Egypt: Eventually, All Roads Lead to Egypt
Our ridiculous predicament in Ras Ajdir, the small border post between Tunisia and Libya, began three days ago. The slow emigration procedures on the Tunisian side of the border had taken ages and we arrived dead-tired late at night, obviously not the best of times to cross a frontier.
Despite our valid visas and an official invitation to the country, the grumpy Libyan officer decided he didn't like our faces. He sent us back to Tunisia straight away, waving off all of our protests. We demanded explanations, but he only mumbled something about a new law of Mohammar Ghaddafi's before he ditched us. "Individual travellers on motorbikes are no longer permitted to enter the country without a guide," he said. We should come back the next day.
Fortunately, we had met Jamil, a young Tunisian, earlier that day. He must have smelled the rat, for he had offered his help in case we encountered unexpected problems with the Libyans. Not only had he invited us to share a delicious traditional couscous meal, he had exchanged our Libyan dinars, too, and at a fair rate, on the black market. With nowhere else to go, and knowing that a bed would be waiting for us in his home, we gladly returned to accept his friendly offer.
Jamil served sweet mint tea in the morning and wished us good luck in our second attempt to cross the border. We felt we would need every bit of it, too, when shown to our seats in the shade of the Libyan immigration office. The place seems so bleak and forlorn. Nothing but a few white barracks in the desert. Tourists on all-inclusive tours wave at us through the windows of their air-conditioned buses. They all pass through without incident.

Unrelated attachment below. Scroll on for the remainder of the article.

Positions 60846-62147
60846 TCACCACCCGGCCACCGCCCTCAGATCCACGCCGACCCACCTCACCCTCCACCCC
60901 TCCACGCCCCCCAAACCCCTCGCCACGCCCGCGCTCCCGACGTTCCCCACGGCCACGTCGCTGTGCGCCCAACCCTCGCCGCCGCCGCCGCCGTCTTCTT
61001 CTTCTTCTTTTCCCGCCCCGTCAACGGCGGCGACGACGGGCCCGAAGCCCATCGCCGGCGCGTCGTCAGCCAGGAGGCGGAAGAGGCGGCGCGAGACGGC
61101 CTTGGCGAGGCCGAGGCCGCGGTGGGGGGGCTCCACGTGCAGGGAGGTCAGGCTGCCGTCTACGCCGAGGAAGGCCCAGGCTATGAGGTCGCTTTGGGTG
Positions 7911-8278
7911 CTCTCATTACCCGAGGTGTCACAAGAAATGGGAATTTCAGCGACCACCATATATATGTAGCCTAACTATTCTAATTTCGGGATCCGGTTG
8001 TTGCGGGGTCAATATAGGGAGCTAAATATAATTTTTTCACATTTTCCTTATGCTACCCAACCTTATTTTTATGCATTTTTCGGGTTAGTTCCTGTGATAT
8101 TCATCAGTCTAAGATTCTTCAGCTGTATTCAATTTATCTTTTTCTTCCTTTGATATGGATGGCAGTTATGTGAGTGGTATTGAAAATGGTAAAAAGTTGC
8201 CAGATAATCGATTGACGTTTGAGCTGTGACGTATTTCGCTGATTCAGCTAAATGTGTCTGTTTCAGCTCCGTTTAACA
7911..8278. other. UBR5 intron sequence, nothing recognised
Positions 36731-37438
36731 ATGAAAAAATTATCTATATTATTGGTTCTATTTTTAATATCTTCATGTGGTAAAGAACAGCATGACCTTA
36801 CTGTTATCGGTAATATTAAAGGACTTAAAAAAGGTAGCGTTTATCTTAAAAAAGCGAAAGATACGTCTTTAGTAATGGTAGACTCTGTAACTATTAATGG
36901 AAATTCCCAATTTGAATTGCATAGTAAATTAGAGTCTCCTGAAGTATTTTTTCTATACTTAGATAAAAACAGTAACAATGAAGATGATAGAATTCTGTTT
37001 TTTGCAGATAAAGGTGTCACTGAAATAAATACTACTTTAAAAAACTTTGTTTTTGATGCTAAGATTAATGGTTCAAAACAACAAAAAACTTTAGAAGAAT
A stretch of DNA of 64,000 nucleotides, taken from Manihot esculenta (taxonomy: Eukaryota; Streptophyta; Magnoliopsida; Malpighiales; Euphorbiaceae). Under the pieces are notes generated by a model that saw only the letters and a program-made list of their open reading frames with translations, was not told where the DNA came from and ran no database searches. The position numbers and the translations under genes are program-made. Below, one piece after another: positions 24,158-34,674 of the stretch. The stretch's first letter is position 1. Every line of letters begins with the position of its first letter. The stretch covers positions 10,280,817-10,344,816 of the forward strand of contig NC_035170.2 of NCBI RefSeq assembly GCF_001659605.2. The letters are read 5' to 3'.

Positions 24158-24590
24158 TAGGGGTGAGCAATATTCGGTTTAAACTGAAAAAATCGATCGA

But Uwe and I must wait for a Mr. Aboud to come from the capital, Tripoli, to collect us. He had agreed over the phone to be our turbaned guide for the "small" fee of $ 250. "That's more than a bargain," he said. "My price is mere peanuts to a pair of Germans like you!" Entrusted with our passports once he arrived, he disappears into another of the stark low-rise buildings. "Don't worry. I'll be back in five minutes," he promised. We never saw him again.
Instead, about two hours later, a fretting, fuming border guard waves the passports in front of our noses. "How come I've found these in the ditch?" What the hell? We could only surmise in reply that Mr Aboud's mission wasn't very successful and so he tossed them there. We felt stupid - yes, just like "greenhorns" - having left our most valuable documents with a stranger, but at least we got them back without wasting money on a dodgy guide.
We couldn't give up though. The route across northern Africa through Libya is the only relatively safe way to Egypt. From there, our journey would take us upstream on the Nile, through war-torn Sudan and Ethiopia, and down into South Africa.
While we argued with the immigration officer, a Tunisian interrupts, and by his manner it seems he asks the Libyan a friendly question. Better for him if he hadn't, no matter what he asked. He gets a slap to his face as answer.
Nice guys, these Libyans!